Not everyone will find Dmitri Tcherniakov's interpretation of Parsifal in Berlin in 2015 to their taste, but it works hand in hand with Daniel Barenboim's conducting in a way that explores the big themes of Wagner's final work well. Not surprisingly, Tcherniakov places Parsifal in a modern-day setting rather than in some ancient, mythological fantasy location, but what is surprising is how faithful and literal the controversial director actually remains to the letter of the libretto. There are few of the usual shock elements that the director is known for, revisions that have been known to completely overturn the original intentions of some operas. This one is almost reverential in its treatment - well, up to a certain point, at least...
The intention appears to be not so much to deglamourise as humanise Parsifal and relate it to a recognisable human condition. The bearded Knights of the Grail in Act I are shabbily dressed in loose woollen jumpers and hats, looking rather like they've just been released from imprisonment in a gulag, which is how a survivalist cult living in the woods might indeed look. Act II becomes a little Stefan Herheim, taking place in a schoolroom where Klingsor's Flowermaidens are schoolchildren, and where a flashback scene of Parsifal's sexual awakening occurs. The intention would seem to be to have this stand in for the idea of the loss of innocence and of shame. It's a minor diversion from the script, briefly returned to in Act III with a doll and a toy knight on a horse, but despite a charged performance from Shager and Kampe as Parsifal and Kundry, it doesn't really succeed in its attempt to touch on the human nature of the sentiments here.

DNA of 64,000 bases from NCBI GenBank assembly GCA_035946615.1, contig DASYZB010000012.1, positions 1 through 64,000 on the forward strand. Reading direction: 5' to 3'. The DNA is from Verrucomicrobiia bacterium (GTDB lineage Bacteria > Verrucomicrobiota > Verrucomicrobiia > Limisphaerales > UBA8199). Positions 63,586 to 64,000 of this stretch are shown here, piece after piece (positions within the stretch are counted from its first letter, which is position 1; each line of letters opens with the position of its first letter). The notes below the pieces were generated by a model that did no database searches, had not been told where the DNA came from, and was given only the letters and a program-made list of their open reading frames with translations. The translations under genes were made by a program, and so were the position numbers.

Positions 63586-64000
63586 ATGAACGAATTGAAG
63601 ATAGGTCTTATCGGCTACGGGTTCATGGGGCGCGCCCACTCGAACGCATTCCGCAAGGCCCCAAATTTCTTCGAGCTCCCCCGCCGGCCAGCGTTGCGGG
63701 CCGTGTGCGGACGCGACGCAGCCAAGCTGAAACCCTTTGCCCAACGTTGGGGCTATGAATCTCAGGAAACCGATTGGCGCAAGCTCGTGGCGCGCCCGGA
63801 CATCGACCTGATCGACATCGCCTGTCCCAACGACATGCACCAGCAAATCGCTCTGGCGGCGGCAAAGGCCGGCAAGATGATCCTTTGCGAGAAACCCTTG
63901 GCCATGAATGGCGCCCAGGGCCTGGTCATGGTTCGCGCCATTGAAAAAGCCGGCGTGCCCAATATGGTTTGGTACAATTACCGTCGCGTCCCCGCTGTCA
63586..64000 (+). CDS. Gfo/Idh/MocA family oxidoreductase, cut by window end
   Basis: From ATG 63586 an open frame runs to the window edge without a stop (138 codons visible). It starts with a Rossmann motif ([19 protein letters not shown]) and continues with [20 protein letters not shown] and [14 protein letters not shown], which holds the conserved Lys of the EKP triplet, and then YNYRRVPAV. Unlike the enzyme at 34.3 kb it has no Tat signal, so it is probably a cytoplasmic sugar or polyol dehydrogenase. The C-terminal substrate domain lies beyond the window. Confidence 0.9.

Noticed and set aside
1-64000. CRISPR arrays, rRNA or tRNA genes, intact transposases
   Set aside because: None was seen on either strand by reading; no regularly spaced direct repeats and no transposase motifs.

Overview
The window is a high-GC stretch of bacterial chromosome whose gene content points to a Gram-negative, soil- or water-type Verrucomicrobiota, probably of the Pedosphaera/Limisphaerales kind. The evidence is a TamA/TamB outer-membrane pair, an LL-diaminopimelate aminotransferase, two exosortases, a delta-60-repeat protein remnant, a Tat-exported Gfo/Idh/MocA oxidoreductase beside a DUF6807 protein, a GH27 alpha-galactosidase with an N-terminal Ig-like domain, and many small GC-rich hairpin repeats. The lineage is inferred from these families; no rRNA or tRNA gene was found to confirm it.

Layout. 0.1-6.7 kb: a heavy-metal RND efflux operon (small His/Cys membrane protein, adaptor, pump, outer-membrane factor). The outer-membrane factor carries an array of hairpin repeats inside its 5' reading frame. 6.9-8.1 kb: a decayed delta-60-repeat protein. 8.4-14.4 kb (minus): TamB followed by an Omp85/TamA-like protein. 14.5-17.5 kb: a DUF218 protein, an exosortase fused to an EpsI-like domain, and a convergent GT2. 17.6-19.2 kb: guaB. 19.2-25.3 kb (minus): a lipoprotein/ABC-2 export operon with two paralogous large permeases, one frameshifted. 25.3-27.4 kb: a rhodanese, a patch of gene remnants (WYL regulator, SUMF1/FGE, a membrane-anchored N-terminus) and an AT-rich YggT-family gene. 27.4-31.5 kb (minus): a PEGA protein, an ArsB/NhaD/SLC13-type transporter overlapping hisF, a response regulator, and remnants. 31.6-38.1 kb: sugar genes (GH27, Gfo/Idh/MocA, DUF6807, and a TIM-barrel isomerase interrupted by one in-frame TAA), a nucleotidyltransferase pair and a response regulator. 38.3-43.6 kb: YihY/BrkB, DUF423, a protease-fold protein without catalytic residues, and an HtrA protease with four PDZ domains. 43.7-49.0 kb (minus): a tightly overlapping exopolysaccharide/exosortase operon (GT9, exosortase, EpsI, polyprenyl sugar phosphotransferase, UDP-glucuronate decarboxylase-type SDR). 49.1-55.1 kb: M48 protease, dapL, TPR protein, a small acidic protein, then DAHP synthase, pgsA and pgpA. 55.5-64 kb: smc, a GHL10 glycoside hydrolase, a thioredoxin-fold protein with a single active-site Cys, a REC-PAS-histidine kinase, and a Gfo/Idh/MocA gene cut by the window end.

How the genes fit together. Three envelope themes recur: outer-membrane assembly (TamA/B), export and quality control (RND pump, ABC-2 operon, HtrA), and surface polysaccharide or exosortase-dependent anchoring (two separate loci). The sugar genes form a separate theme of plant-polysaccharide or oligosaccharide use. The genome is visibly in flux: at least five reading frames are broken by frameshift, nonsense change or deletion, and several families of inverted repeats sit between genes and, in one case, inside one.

It's only right at the end of the work that Tcherniakov's individual interpretation comes into play and that the relationship of Amfortas and Kundry is seen as one of the more significant aspects of the work, foregoing the more common points of emphasis. Whether the right spirit of redemption and a return to innocence is met in Gurnemanz's actions - stabbing Kundry in her embrace with Amfortas on the final notes of the opera - or whether it is a reaction to the treatment of women within the work as a whole, it at least sees Tcherniakov at his controversial best, making a valid commentary on the work in the context of how we might regard it today. There's no question that this ending clearly makes a powerful impact.
- Format: Widescreen
- Language: German, English, French
- Subtitles: English, French, German, Korean
- Region: All Regions
- Aspect Ratio: 1.78:1
- Number of discs: 1
- Studio: Naxos Deutschland Musik & Video Vertriebs-GmbH / Poing
- DVD Release Date: 30 Sep 2016
- Run Time: 252 minutes
- Average Customer Review: Be the first to review this item
- ASIN: B01HSFG6V6